A Lawford Unto Himself

b70-4140

IT SHOULD HAPPEN TO YOU is pretty damn good fun. If you watch it right after BORN YESTERDAY you might get slightly annoyed by the repeated trope of a smart male trying to educate Judy Holliday out of her false values, which is effective once but starts to seem a bit retrograde second time round. But watch them a few months apart and I think that won’t be a problem. And anyway it helps that William Holden plays it so well in the earlier film, without a hint of patronizing patriarchy, and Jack Lemmon is too light to come across like some kind of hectoring Glenn Ford figure also.

But my favourite bit in ISHTY (good acronym!) is when love rat Peter Lawford is pressing his luck with Judy. Several of her films make comedy out of the dubious situation of a guy refusing to take the hint — PHFFFT has an unpleasant moment when Jack Carson is coming on very strong and one feels that his agreeably oafish presence could swiftly become intolerable and downright sinister if they take this one hair further — but Judy is the great enabler for sexist comedy because she makes everything funny, and therefore inoffensive. If you’re laughing you are by definition not offended.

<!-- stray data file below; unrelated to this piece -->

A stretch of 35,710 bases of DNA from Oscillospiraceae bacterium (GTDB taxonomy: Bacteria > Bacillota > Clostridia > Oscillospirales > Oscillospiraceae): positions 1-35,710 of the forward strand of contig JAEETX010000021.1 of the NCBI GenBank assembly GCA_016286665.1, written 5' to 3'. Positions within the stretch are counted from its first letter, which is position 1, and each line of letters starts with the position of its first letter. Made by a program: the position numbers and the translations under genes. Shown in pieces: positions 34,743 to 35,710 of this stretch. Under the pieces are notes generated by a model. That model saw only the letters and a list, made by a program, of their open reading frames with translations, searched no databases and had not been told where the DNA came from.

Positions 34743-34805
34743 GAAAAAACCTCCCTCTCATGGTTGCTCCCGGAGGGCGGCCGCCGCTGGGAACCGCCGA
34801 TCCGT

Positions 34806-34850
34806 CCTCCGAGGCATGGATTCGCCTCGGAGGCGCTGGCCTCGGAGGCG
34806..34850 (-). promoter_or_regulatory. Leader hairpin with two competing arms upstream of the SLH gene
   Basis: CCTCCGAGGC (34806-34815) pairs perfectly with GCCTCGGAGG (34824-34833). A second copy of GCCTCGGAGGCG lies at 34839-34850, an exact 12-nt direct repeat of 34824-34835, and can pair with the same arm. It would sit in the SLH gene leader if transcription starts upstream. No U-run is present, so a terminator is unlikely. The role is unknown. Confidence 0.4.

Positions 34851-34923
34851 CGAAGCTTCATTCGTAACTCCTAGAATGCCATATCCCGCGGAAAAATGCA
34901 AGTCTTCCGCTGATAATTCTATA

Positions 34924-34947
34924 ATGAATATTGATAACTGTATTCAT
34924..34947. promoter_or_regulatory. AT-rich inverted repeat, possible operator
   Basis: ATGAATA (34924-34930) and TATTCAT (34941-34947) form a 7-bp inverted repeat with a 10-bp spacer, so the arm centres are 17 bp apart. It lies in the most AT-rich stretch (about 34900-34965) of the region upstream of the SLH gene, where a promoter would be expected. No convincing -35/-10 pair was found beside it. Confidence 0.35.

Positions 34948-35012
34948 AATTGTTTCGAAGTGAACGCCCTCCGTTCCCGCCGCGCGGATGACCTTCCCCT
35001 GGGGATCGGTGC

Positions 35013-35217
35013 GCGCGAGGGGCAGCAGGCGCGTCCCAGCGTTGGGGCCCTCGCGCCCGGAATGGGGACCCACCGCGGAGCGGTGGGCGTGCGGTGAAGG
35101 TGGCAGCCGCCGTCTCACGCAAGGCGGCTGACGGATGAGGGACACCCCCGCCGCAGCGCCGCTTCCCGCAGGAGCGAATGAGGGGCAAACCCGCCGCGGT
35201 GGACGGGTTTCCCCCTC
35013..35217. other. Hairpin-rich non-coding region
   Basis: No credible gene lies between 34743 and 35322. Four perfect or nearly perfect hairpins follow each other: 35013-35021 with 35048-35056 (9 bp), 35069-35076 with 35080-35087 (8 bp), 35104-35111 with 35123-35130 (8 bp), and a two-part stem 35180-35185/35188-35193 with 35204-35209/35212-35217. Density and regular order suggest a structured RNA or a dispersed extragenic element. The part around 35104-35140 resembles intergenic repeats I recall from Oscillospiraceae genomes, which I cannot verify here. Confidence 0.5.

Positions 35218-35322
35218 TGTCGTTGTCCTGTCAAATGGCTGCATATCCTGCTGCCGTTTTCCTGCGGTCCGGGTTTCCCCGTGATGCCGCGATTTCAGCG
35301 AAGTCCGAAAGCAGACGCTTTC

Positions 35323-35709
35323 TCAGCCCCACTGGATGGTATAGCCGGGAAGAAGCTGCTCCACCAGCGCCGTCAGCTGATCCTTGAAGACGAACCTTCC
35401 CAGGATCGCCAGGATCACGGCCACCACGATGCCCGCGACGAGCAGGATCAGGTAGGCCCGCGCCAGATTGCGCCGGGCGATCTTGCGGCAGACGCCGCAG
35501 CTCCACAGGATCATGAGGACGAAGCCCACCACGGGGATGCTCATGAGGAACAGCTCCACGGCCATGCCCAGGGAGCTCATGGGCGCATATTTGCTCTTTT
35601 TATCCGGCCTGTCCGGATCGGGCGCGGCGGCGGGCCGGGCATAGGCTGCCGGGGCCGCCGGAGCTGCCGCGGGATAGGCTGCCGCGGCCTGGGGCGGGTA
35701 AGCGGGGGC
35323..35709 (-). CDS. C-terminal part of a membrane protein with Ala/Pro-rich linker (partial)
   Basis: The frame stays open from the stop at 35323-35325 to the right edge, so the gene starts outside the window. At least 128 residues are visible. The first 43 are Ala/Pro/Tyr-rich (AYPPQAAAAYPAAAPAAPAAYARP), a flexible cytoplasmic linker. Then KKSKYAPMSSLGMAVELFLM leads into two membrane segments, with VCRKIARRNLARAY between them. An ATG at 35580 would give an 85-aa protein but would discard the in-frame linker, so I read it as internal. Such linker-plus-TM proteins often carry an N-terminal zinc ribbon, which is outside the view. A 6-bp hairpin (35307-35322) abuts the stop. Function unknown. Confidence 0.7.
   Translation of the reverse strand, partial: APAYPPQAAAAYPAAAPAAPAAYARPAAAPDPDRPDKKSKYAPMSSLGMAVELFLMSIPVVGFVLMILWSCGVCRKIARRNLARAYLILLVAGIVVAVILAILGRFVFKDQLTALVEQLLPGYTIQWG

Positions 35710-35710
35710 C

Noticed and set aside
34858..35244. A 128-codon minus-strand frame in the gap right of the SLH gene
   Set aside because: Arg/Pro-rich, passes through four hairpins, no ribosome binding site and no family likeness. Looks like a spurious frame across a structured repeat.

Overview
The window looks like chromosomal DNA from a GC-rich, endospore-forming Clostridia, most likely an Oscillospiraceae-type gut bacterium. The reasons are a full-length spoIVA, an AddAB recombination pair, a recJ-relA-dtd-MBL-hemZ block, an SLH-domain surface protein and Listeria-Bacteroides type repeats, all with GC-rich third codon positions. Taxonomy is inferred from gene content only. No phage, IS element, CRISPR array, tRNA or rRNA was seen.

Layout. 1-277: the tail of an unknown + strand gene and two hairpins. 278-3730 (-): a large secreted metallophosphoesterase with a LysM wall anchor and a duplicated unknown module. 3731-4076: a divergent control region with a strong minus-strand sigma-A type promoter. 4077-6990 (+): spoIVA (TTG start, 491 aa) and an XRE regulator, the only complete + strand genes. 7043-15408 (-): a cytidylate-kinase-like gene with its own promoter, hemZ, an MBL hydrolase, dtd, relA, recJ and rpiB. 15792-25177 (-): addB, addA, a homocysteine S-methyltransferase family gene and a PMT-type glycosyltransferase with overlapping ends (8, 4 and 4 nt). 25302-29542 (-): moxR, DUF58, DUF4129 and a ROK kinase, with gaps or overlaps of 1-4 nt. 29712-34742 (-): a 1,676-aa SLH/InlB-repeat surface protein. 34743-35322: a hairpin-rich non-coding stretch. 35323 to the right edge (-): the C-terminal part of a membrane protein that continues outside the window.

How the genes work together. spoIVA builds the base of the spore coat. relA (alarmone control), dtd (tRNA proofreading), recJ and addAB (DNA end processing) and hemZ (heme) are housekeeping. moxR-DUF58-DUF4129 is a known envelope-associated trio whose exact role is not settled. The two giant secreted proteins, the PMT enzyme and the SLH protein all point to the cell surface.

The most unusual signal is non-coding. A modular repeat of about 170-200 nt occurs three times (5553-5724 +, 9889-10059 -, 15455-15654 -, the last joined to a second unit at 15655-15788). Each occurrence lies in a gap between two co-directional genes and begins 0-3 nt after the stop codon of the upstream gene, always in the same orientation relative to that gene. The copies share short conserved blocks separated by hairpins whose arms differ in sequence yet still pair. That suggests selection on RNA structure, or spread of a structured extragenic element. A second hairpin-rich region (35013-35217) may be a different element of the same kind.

This sequence particularly illustrates George Cukor’s skill, which is generally an art which conceals its art — you know he’s good because the films FEEL good, but it’s hard to put your finger on his exact technique. But this one is a very artful use of the frame, creating a surprise out of repeated action — the performances enhance it immeasurably, not just Judy who can ring infinite changes on a recurring gag, but Lawford who is a pretty underrated light comedian, only lacking the authentic charm that would have pushed him into the major league. He’s ideally cast here, in other words.

Judy has bought a billboard to advertise her mere existence so she can be a celebrity (it’s a very modern, relevent story about being famous for no reason) and Peter Lawford needs the sign for his business so he’s going to wine and dine Judy and even romance her to get her to give up her sign.